Unfortunately, the non-conference schedule doesn’t offer a lot of opportunities to distinguish themselves from other middle-of-the-league Big XII teams.  There’s 11 likely wins there, but everything is likely to come down to the two big games against Creighton and Arizona State.

Guarantee Games (8 – San Jose State, Ark.-Pine Bluff, Alabama State, IPFW, UMBC, So. Carolina St., UMES, Florida A&M)

These are games the Huskers are unlikely to lose, added specifically to boost their win total and show off to home fans.  Projected Record: 8-0.

Likely Wins (3 – TCU, St. Louis, Oregon State)

These are games against teams that could beat the Huskers, but are still games Nebraska should win.  Nebraska’s struggled in these games on the road the last few years (Western Kentucky, Rutgers).  The bad part about these games is that they could do more damage (bad losses) than help the Huskers’ NCAA resume.  Projected Record: 3-0.

The Big Games – Arizona State and Creighton

Nebraska’s only got two real chances in the nonconference slate to distinguish themselves.  Creighton is the Huskers’ biggest nonconference rival, but the rivalry has been extremely one-sided; Nebraska is 2-8 against the Jays the last 9 years.  However, NU needs to win this game, and at least win their home games in this series.  Plus, a win over the Missouri Valley’s favorite would be a big win for the tourney resume.  However, Creighton’s going to be pretty good this year and Nebraska is an unknown quantity.  Early Projection: Toss-up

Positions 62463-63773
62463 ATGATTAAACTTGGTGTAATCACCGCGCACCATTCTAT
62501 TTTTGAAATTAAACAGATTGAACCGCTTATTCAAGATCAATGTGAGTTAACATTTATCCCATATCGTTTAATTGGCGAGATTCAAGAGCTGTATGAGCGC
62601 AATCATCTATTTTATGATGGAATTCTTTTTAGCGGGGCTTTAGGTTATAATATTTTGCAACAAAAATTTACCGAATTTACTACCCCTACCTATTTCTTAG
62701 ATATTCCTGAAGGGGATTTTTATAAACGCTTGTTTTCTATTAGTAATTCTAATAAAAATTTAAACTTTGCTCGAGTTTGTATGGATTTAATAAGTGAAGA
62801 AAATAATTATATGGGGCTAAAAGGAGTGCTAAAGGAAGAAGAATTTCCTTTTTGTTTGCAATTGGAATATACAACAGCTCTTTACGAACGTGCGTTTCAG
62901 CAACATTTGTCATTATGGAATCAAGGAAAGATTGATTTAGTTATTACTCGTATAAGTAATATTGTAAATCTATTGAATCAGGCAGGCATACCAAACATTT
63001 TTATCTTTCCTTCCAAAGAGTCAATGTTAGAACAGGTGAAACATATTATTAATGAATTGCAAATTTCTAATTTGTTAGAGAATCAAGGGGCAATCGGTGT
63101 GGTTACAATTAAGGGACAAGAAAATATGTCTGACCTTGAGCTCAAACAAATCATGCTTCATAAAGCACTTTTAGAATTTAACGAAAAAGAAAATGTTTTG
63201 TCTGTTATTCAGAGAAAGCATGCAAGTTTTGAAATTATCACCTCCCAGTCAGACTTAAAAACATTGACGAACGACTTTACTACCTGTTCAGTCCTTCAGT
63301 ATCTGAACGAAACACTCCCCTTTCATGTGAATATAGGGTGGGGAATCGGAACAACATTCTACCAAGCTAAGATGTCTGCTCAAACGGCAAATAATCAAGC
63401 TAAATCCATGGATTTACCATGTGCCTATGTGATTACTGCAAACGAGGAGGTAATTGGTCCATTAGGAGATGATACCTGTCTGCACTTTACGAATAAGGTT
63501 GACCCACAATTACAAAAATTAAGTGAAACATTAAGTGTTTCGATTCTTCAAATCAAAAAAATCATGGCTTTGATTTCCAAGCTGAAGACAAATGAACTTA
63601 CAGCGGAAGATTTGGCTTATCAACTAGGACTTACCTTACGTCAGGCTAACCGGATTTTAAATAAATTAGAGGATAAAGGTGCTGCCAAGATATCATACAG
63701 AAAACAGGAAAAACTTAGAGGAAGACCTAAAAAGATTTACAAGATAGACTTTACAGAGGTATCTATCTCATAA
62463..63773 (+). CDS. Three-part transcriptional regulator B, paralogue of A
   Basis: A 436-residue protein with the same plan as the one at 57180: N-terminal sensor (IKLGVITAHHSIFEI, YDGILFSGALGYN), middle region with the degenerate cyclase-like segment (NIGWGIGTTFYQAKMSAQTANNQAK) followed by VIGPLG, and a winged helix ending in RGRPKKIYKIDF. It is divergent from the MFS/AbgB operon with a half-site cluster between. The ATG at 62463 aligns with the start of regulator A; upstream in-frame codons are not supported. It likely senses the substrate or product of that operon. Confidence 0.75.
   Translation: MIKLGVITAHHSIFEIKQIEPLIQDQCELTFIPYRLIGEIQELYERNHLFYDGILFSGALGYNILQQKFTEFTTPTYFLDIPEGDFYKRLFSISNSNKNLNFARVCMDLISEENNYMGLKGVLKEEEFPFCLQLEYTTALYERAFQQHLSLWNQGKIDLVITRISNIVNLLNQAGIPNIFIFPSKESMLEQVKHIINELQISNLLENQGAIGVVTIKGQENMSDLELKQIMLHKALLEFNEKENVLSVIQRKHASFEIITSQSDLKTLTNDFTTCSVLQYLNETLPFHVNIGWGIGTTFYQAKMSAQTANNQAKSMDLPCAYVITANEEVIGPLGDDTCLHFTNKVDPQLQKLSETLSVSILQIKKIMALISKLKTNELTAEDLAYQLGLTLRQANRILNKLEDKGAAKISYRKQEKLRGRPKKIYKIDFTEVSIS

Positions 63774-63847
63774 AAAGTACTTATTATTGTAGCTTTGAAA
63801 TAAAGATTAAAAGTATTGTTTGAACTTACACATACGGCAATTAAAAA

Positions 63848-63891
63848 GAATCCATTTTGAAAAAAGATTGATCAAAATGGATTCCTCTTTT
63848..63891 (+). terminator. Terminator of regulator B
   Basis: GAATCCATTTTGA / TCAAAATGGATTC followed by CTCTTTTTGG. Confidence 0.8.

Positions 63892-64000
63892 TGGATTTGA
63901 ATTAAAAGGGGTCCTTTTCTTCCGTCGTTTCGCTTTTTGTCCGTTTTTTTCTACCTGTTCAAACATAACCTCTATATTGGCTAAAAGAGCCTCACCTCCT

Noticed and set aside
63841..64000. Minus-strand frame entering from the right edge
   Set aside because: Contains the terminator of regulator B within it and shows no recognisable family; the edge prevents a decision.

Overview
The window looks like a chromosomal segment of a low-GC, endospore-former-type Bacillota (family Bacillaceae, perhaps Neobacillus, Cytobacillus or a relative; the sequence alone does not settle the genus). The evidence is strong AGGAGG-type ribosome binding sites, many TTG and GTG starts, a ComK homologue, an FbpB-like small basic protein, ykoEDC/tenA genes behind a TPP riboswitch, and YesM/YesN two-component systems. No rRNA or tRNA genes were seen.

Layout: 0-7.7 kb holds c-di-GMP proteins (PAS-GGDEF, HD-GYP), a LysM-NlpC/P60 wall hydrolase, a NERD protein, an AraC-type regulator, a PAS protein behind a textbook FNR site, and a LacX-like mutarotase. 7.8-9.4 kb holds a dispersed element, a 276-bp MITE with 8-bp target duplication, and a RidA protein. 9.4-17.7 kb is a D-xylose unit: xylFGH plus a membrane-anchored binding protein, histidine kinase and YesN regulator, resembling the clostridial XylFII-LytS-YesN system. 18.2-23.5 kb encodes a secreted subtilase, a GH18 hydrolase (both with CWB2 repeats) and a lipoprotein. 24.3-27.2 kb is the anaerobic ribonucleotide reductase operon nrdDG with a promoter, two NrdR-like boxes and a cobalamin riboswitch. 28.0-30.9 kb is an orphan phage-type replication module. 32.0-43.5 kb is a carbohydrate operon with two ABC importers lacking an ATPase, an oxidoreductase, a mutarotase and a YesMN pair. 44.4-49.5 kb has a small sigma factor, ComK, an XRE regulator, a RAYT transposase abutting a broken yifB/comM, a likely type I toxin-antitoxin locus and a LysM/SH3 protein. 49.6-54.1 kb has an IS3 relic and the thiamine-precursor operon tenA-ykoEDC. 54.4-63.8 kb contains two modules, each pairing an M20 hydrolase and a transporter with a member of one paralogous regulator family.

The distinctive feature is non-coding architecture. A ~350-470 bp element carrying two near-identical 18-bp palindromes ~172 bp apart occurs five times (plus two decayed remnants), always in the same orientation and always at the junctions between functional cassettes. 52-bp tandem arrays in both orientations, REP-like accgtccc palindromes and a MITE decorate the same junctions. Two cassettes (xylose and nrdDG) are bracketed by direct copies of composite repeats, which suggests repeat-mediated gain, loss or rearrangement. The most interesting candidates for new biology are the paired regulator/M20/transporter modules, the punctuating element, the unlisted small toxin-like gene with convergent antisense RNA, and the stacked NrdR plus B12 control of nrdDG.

The Huskers visit Arizona State for the return game for the Big 12-Pac 10 Hardwood Challenge for last year’s 62-47 Nebraska domination.  ASU brings pretty much everyone back, and is projected to finish 2nd in the Pac-10 and compete for the conference title.  Nebraska hasn’t had success in big road non-league games in a long time.  Early Projection: Loss

The League Slate

It’s harder to predict what the Huskers will do in conference.  The schedule lines up to benefit the Huskers, though, with winnable games against Oklahoma State and Texas A&M at home, and a slate of winnable road games (Iowa State, Colorado, Texas Tech).  Further, there’s a good chance the Huskers can get to 4-1 to start the season, and there’s no long road trips or long streaks against teams likely to blow Nebraska out (like last year), which should build Nebraska’s confidence.  Unfortunately, the Huskers are going to need to pull off a win against Kansas, Texas, Baylor, or Oklahoma to really get attention for the NCAAs.  Projected Record: 8-8

Final Analysis

I think the Huskers are going to fall just short of the NCAA Tournament this season.  There simply aren’t enough chances for the Huskers to distinguish themselves that they’ll be able to win.  However, a deep run into the NIT is a strong possibility.  Projected Record: 20-10 (8-8), NIT Berth

Tomorrow: The Roster